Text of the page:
5 Things You Should Know About the Mitsubishi Outlander PHEV


One hundred thousand. That’s an impressive figure no matter what it’s counting. Imagine what you could do with 100,000 anythings; dollars, Twitter followers, gigabytes of data, friends, whatever it is, having 100,000 of them is pretty significant.

When it comes to plug-in electric vehicles, the automakers that have topped the 100,000 units sold mark can be counted on one hand. While you may know all about the Nissan Leaf, Chevrolet Volt, and Tesla Model S because you can see them silently gliding around roads in North America, but the other car that has cracked that milestone hasn’t even hit the U.S. yet.

The Mitsubishi Outlander PHEV is a compact crossover that’s been on sale in other markets for a few years now. Here in North America, we can get the Outlander with a V6 or four-cylinder engine, but the folks around the world get their Outlander with a taste of electric power. It might not be the first car you think about when you think plug-in hybrids, but that doesn’t mean it’s a dud.

We had the chance to drive the Mitsubishi Outlander PHEV briefly at the automaker’s testing facility in Japan. We learned a lot about the crossover and that the automaker is promising that it will hit our market when the time is right. Here’s what you’re in for.

Unique Powertrain


Most car buyers in North America have very moderate expectations of the Outlander. It’s not seen as the top car in its segment, but it’s also not the worst one either. It just does very little to stand out. 

While the PHEV is visually the same crossover we know, underneath all that bodywork is a very unique vehicle. It starts with the engine, which is a 2.0-liter four-cylinder instead of the familiar 2.4-liter four-pot or 3.0-liter V6 that’s usually found under the hood. The hybrid’s engine makes just around 120 hp and 140 lb-ft of torque, but there are also two electric motors to help with propulsion. A motor is found at each axle, helping this car feel nothing like its conventional gasoline-powered siblings.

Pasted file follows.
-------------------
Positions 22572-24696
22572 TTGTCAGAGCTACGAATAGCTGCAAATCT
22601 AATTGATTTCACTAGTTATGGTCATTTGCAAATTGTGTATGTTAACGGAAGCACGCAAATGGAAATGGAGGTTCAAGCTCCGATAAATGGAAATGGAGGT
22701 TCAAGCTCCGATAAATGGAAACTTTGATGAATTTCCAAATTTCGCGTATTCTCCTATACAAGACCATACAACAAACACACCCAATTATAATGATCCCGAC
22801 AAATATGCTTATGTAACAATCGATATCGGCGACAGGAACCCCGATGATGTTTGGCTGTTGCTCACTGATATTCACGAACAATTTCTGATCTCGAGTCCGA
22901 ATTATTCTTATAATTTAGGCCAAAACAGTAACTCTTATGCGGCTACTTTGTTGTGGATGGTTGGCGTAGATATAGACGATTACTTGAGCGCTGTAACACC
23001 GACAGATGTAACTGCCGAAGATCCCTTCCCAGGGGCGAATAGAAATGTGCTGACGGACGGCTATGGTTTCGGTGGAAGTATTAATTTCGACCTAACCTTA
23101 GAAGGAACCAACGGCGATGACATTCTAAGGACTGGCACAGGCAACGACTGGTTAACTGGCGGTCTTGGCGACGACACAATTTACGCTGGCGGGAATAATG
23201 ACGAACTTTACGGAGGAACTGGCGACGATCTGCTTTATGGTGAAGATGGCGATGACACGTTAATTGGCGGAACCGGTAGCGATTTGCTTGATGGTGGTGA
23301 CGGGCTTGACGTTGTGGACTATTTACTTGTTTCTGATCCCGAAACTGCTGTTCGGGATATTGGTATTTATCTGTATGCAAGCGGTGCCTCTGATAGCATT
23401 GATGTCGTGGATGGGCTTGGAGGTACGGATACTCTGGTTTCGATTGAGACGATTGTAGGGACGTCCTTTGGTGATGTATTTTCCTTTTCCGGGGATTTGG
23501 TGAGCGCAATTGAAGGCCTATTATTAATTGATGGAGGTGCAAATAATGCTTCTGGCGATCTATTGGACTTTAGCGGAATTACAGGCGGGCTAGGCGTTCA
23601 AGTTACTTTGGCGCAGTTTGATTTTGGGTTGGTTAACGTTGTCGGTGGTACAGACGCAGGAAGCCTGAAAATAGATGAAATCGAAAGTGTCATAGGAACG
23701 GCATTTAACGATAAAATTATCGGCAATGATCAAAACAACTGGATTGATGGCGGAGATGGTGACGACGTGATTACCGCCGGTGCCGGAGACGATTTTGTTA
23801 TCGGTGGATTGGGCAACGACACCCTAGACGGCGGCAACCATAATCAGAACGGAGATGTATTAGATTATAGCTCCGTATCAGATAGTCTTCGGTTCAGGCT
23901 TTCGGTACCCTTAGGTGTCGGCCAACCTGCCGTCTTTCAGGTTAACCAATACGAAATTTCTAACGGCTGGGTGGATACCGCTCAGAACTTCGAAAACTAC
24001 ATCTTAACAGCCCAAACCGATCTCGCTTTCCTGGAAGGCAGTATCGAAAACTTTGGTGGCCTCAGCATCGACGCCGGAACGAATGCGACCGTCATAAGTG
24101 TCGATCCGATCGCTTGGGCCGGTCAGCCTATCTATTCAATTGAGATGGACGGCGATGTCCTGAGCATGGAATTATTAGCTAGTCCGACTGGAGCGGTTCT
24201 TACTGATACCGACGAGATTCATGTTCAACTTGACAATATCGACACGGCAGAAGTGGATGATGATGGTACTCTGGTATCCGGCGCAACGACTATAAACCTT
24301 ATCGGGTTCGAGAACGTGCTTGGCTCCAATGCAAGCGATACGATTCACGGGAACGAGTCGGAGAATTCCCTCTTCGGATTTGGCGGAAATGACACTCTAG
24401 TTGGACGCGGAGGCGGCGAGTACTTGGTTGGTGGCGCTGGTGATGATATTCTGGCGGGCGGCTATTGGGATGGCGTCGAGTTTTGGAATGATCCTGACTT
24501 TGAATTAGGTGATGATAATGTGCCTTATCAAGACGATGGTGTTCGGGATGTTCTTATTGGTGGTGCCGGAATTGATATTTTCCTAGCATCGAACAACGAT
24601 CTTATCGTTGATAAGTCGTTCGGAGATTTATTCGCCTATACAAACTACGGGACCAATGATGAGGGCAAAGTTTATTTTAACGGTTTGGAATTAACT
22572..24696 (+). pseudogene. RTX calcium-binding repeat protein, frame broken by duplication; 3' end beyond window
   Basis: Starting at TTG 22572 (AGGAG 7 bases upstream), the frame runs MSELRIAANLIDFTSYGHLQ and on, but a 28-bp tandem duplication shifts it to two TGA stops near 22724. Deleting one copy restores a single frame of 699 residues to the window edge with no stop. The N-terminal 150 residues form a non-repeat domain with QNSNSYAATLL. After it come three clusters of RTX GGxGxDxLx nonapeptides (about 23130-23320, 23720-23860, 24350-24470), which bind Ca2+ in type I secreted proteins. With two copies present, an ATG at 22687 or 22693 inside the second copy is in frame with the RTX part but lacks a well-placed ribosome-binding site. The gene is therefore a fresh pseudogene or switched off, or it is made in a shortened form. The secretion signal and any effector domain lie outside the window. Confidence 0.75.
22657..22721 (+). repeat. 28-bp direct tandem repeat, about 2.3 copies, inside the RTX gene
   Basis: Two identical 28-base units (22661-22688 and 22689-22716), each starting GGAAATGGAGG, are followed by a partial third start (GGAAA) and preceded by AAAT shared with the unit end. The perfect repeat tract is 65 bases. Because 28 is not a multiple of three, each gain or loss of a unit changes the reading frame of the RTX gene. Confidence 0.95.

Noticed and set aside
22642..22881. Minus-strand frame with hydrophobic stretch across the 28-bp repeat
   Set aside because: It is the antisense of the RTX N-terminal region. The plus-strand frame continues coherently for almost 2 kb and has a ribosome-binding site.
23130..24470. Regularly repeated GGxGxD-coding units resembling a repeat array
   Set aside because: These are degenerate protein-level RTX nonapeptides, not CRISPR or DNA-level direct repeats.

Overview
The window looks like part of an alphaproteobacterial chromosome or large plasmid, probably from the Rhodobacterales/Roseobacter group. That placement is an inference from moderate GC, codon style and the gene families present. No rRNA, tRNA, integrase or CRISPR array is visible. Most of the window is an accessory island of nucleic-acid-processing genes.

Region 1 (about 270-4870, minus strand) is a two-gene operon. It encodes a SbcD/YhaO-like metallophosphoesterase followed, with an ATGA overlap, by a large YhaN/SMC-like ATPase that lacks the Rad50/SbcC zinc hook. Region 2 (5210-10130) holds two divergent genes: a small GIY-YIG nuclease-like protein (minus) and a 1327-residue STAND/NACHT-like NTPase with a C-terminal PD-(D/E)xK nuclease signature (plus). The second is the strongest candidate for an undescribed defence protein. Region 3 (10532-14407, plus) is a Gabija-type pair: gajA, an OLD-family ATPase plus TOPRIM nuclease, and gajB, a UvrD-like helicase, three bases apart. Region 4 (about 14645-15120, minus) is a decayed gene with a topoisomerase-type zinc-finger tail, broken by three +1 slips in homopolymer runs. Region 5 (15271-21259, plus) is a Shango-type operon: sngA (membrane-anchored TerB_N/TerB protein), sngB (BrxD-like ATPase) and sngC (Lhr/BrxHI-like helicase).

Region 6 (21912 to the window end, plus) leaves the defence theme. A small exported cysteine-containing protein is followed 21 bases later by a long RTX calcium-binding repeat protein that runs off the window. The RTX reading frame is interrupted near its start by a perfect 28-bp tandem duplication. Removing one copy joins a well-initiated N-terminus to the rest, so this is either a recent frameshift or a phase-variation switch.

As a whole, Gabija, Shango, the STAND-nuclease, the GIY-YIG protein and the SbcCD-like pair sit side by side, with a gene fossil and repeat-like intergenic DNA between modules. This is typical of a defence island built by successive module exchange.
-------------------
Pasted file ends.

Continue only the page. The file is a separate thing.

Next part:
It Drives Really Well


The Mitsubishi Outlander PHEV feels very smooth when pressed rationally and urgent if you bury your right foot. All three power sources (the engine and two electric motors) join forces when you need maximum performance, but then when all that juice isn’t necessary, the conventional motor steps aside and lets the electric motors run the show. What was noticeable about driving the PHEV is that the gasoline engine doesn’t kick in too early, and comes in just when you really think you need it. Since it’s likely that drivers of the PHEV are looking to save as much fuel as possible, this makes a lot of sense.

Buttons on the center console allow for different dynamics for the powertrain, letting you decide when the gas motor kicks in, or whether it will be used to recharge the batteries.

In terms of how it feels on the road, the Outlander PHEV had no issues reaching and maintaining highway speeds based on a quick test lap around Mitsubishi’s impressive test facility. Operation was just as easy and comfortable as the non-hybrid Outlander.

Clean Cabin


The Outlander features a fairly clean and somewhat premium cabin. One of the Outlander’s biggest draws is the available third row, but that isn’t offered on the PHEV since the batteries are fitted under the trunk. We had no issues sitting in any of the front or rear of the vehicle and the one significant difference is how much quieter the cabin is, mostly due to the gas engine shutting off.

Also the gear selector is slightly different from what you may be used to, with what looks like an electronic gear lever that puts the transmission into reverse, neutral, drive or enables regenerative braking. Putting the car into park is done by pressing a button.

Smart Charging and Range


The Mitsubishi Outlander PHEV is expected to get just more than about 30 miles or 50 kilometers on a single charge, which isn’t too bad for a plug-in hybrid, but still a little more than half of what the Chevrolet Volt offers. Its 9.8 kWh battery is recharged in five hours using a standard plug. Using a level 2 charger will cut that time to about three hours, while a level 3, CHAdeMO station will charge the battery to 80 percent in just 25 minutes.

Once the battery dies though you shouldn’t worry, it acts like a normal hybrid after that.

Is it Worth the Hype?


The Mitsubishi Outlander PHEV is a very niche vehicle that’s gaining a lot of attention in global markets. Why? Incentives play a big role. Buyers of these cars enjoy significant rebates and tax rates and are saving a ton of money at the pumps, too. Here in North America, Mitsubishi is waiting for the right time to launch this vehicle. Gas prices are dropping and there may not be a lot of interest in an EV. Then again, crossovers are a huge hit with buyers, and the combination of plug-in and crossover can be a gold mine. We’ll just have to wait and see what Mitsubishi does next.

1 Comment

Rodney Wilder says:

I have a 2012 Outlander with v6 that I’m very happy with for road trips pulling a trailer through the mountains. Very curious to see how the PHEV would stand up to this as the electric range is perfect for my daily city drive.